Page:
ot long ago I took a break from my life in rural Normandy and flew to New York City, in part catch one of the final performances of “American Utopia,” a musical show created by Scottish-American singer-songwriter David Byrne, once the force behind the Talking Heads.
Chatting to the audience between songs, Byrne made a point of noting that much of his eclectic band was composed of “immigrants,” gifted performers from a variety of nations, backgrounds, and vocations.
“We’re all immigrants,” remarked Byrne, clearly trying to unite musicians with their audience. From Byrne’s perspective, the world is a hive composed of people from near and far forever in motion.
His thinking gave me pause.
Earlier this winter I was in quatrième, the penultimate year of French middle school. In a novel effort, my history and geography teacher organized classroom get-togethers between students and small groups of migrants and refugees so the latter could share their experiences. Members of an organization active in the Domfront area —Domfront is a historic medieval town in northwest France — accompanied the migrants. The group helps settle the arrivals into their new lives in the most welcoming way possible. The visitors made stops in several classrooms and rotated after about an hour.
My own shifting roots (an American who spent years in England but now lives in France) helped me understand these people. I also acted as a translator, since some of them felt more at ease speaking English.
Today’s France is among the world’s leading refugee asylum hosts (more than 330,000 arrived here in 2017) and the numbers are rising. Though the refugee issue is hotly debated in mass media, newspaper reports and film footage often falls short of giving anyone a clear sense of just how daunting it is to undertake and endure migration. The odds of making it are not good.
My school is in rural Normandy, not Paris. The realities of the crisis are distant from my day-to-day.
So I made it my job to listen and listen carefully.
Among the speakers was a former middle school teacher from Gambia, a Guinean, and a 20-year-old from Afghanistan.
For the Gambian teacher, getting to France required trekking from Gambia to Mali to Burkina Faso to Niger, all in a matter of days.
“I crossed all the African countries by bus,” he told us. He finally made it to Libya, where he remained just short of a year while awaiting his perilous boat ride to southern Europe, eventually entering France.
But his African desert days had taken their toll. “There was very little water and we were very tired. It was hot in the day and cold at night. To sleep in the desert you had to bury yourself in the sand, [using it] like a bed sheet.”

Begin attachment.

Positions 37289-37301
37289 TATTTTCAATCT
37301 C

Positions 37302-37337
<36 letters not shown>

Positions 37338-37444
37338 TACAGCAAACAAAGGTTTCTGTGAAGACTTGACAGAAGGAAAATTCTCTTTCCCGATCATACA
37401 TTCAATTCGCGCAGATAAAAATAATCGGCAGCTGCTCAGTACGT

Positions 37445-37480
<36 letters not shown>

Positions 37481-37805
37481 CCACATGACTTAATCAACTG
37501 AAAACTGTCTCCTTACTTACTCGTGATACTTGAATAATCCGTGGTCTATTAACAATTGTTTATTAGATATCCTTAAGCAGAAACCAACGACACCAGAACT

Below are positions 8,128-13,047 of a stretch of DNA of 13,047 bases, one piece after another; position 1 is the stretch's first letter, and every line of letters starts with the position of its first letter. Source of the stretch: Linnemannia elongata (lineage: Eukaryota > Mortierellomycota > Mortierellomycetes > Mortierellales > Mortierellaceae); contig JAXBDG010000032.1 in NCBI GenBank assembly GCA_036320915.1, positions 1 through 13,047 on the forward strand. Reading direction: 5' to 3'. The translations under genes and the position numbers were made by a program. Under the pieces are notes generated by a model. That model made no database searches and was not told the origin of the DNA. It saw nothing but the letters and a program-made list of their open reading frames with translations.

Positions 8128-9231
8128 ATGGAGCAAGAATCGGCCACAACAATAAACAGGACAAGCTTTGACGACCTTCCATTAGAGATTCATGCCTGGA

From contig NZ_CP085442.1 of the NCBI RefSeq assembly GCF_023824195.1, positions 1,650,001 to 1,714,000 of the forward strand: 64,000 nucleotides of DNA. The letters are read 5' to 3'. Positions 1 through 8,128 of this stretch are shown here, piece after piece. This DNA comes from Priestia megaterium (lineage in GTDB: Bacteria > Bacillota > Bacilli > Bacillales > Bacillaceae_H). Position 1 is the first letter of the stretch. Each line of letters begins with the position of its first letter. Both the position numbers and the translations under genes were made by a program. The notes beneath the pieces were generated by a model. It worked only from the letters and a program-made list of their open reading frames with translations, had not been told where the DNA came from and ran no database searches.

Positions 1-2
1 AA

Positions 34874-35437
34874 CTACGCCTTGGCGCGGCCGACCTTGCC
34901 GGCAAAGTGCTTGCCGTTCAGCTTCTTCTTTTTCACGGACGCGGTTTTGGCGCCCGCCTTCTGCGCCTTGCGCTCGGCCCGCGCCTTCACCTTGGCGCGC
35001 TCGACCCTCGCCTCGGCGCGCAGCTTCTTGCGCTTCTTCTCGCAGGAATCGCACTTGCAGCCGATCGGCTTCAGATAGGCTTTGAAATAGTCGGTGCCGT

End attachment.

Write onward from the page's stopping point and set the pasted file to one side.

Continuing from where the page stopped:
Worse was the hellish crossing to Italy. “We were normally between 110 and 120 in each boat,” he explained. “But sometimes, there were between 130 and 150 of us and that wasn’t normal. Many people died during the crossing.”
The Guinean described the boats as more like inflatable Zodiac, “which are very different from boats and far more dangerous.”
Nor did the odyssey end in France. “The first French town I saw was Briançon [a hamlet in the Hautes-Alpes],” continued the Gambian. “That was September 2018. I went to Paris and stayed there five days, near Gare de Lyon. I was oriented towards Nanterre [a city in the Paris suburbs], where I stayed two weeks. Then I was transferred to Domfront.”
The young Afghan man pointed out that more than 10,000 asylum seekers in France were Afghan refugees seeking relief from Taliban atrocities. The U.S. has said it will attempt to negotiate a peace deal with the group, long considered to engage in terrorism on both a local and global scale.
“The wars [in Afghanistan] are because of the Taliban. Then there are Muslim groups that fight because they don’t have the same philosophies. There are always problems.” Many of these problems, he said, arose “because people are not the same,” a dilemma with no solution.
When asked why he left, the Guinean replied: “What you have to understand is that we’re not here in France because we hate our country. It’s because we all had our problems… I left because there is a dictator in power. My life was threatened… If we wanted to visit France, we would have gone to ask for a tourist visa. We’re not here necessarily because we want to be here. Home is still home, even if there’s unhappiness.”
France, added the Gambian, had a “better understanding” of African problems and its people.
For the Afghan the hardest part of the transition was finding a place among fellow exiles.
These words, and there were many more, moved me deeply, and also saddened me.
At the same time, my faith in France’s welcome to immigrants grew stronger. “My first impression [of France],” said the Gambian, “was the hospitality of the people of France. I went through so many different countries, I had experience with the people from these countries, but when I came to France, I saw how they took care of us and I was amazed. They took us to a place where we could all be safe. We didn’t need to fear the police, we didn’t need to fear anybody … We really feel at home here… We feel that we are part of the people. I have hope and confidence because there is a possibility for every man and woman…”
Yes, I thought to myself reconsidering the words of David Byrne. We are all immigrants. And with good will, we can strive to possess hope.
— Migrante, cantá tú canción means “Migrant, sing your song,” and is a line from Bernardo Palombo’s song “Canción del migrante.”.